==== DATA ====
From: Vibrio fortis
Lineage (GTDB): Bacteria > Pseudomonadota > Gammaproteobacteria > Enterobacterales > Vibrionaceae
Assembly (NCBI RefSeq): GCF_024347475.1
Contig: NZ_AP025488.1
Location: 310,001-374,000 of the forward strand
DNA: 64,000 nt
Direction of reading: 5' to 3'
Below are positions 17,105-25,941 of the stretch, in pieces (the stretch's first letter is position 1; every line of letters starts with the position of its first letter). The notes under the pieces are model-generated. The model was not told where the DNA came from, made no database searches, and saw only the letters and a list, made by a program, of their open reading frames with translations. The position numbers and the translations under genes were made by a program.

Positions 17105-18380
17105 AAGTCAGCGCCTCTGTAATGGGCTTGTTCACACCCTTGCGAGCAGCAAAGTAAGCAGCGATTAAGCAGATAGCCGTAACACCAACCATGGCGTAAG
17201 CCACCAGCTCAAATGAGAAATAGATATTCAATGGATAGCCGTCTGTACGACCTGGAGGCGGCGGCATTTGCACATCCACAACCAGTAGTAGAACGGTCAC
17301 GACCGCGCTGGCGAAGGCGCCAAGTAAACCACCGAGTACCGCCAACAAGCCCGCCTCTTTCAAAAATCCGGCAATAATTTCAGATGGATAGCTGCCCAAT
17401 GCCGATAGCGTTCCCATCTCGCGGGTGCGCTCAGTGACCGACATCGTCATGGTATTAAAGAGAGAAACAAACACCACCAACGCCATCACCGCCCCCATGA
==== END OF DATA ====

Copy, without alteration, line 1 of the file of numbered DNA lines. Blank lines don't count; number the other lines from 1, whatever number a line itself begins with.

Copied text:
From: Vibrio fortis